Regional watchdogs tame draconian Botswana bill
When Botswana’s draft Criminal Amendment and Evidence Bill landed on our desks a few weeks ago, it was alarming. This long-standing, stable democracy was proposing to allow for search, seizure and surveillance of citizens without a warrant.
In other words, the government was threatening to remove the most basic safeguards of the safety and privacy of citizens, putting them at the mercy of a security and intelligence system that many believe is already too powerful.
Journalists were particularly concerned, as this would allow the authorities to watch or listen to their every move and utterance, seize their notes and material and endanger their sources – in other words, make their work near impossible. African Editors Forum chair Jovial Rantao might have been exaggerating when he said it was the “worst piece of legislation to have emerged … on the continent in recent history”, as there is some competition for pole position in that race, but he was spot on when he said it was “draconian” and would have “a chilling impact on the media and other liberties”.
Even more concerning was that there was an attempt to rush the proposed law through parliament quickly and quietly. It was hidden among some 12 bills published in January and the Gaborone Parliament approved a certificate of urgency which allowed them to skip the usual debate, scrutiny and consultation before it gets into the statute books. The country’s annual budget speech was postponed to get the Bill through within a week.
The government’s argument was that the Bill was required to comply with the intergovernmental Financial Action Task Force (FATF) which had earlier blacklisted Botswana for its lack of safeguards against money laundering and terrorist financing. This was a transparent ruse, as many governments are FAFT-compliant without such drastic measures. And FATF had already removed Botswana from its blacklist.
More likely was that President Mokgweetsi Masisi, under the influence of the country’s ubiquitous intelligence forces, was looking to shore up his precarious position before the next elections. Recent media freedom assessments in Botswana have highlighted the role of the country’s intelligence officers in the country’s politics and in the harassment of journalists in their work, and this had their fingerprints all over it.
Botswana, which has a mix of state-owned and private outlets, is ranked 38 in the Reporters Sans Frontiers global media freedom ranking, behind only South Africa (32) and Namibia (24) in the region. This move would have taken it far down the rankings.
Wearing my Campaign for Freedom of Expression (CFE) hat, and working with the Southern African Editors Forum and the Media Institute of SA, we quickly put together a regional delegation to go to Botswana, consult with local journalists and civil society, and work out how to stop the Bill. We were hosted in Gaborone by the Botswana Editors Forum and the Press Council of Botswana.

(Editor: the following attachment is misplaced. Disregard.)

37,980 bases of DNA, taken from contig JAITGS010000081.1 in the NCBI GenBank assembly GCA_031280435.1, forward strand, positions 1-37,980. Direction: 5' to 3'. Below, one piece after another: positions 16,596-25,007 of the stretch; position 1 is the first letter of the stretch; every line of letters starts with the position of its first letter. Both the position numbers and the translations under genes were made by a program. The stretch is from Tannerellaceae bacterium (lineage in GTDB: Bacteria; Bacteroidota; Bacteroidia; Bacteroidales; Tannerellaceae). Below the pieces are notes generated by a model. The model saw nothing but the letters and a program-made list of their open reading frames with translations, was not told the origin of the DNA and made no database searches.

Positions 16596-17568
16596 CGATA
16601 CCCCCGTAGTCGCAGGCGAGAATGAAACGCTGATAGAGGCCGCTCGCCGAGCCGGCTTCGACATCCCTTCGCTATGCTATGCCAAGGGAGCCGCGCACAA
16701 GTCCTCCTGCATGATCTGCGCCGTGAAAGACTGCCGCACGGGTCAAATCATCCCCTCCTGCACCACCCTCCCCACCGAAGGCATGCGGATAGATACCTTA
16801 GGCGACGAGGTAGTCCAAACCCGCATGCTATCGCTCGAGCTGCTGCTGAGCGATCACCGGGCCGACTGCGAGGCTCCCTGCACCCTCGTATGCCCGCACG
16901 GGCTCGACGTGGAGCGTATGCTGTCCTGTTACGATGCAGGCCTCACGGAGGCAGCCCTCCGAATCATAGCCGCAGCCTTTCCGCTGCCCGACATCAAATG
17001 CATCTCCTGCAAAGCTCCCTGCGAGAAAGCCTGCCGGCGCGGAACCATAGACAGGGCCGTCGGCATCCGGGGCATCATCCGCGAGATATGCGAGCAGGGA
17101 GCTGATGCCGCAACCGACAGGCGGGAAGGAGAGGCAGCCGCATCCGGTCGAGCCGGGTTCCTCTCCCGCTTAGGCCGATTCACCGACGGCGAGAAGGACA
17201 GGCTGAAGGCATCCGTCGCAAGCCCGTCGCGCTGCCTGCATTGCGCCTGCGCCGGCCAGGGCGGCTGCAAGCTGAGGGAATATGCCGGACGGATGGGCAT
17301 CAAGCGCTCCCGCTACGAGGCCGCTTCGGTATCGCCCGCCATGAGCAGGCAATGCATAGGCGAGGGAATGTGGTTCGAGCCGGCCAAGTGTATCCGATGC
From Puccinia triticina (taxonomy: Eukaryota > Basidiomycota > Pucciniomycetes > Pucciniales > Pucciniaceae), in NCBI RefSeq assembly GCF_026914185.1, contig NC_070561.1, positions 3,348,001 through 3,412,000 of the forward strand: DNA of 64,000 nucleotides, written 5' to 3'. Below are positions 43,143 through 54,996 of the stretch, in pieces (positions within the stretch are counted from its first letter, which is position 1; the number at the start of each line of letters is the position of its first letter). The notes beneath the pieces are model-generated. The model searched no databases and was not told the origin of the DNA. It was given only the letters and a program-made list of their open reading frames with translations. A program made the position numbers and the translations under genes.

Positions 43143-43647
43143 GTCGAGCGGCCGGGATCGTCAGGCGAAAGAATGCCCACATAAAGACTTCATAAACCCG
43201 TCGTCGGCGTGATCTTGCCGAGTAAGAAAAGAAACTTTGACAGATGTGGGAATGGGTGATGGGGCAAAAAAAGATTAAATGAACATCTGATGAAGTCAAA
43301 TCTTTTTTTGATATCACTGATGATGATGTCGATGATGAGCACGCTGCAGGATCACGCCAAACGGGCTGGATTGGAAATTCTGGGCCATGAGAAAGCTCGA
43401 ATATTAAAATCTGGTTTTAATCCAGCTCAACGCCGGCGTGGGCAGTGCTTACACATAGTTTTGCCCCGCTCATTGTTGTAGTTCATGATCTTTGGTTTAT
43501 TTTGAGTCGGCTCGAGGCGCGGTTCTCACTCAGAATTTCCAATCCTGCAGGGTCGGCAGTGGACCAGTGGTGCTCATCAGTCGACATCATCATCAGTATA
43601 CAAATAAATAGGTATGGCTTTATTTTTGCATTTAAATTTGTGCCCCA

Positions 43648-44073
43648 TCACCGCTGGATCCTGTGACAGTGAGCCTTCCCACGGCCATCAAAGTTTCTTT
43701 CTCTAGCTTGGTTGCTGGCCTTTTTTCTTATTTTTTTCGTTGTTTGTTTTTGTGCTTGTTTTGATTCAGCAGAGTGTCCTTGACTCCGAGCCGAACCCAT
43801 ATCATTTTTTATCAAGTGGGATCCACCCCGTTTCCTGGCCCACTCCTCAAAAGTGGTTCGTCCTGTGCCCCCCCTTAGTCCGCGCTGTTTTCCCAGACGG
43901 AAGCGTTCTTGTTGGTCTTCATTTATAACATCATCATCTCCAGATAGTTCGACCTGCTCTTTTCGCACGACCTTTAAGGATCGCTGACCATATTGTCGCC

Others, locally and internationally, also decried the Bill and the general outcry jolted the Botswana government. It helped that elements of Masisi’s cabinet seemed themselves to be surprised by and worried about the Bill. When we wrote to the Minister of Defence, Justice and Security (yes, all that power rolled up in one person) to ask to discuss the implications of the Bill, he replied quickly to say that he would be publishing amendments to the draft.
These amendments improved the Bill substantially, removing the power to conduct search, seizure and surveillance without a warrant and threatened penalties of up to life imprisonment for those who abuse the powers of undercover investigation. It also introduced a committee to oversee undercover work, headed by a judge and with the powers of the courts. This committee has the express purpose of protecting victims of undercover surveillance.
The amended Bill – now passed by Parliament and awaiting presidential signature – is still far from perfect. The oversight committee, for example, is made up of technocrats and has insufficient independent representation. But now there is a set of rules governing undercover work, which did not exist before, and the penalty for breaching these rules is unexpectedly harsh.
It was a refreshing example of a government responding quickly and quietly to pressure, a far cry from what started out as looking like a sharp blow to citizens’ rights. It was a reminder of how vigilant we have to be in defending media freedom, even in our stronger democracies.
It is not the first time that the Botswana government has tried to reign in the media, and it won’t be the last. Also on the table is a Media Practitioners Bill which seeks to create a statutory press council and a register of journalists.
It was also a powerful illustration of the value of regional solidarity among Southern African civil society neighbours.
*Harber is executive director of Campaign for Free Expression and Caxton Professor of Journalism at Wits.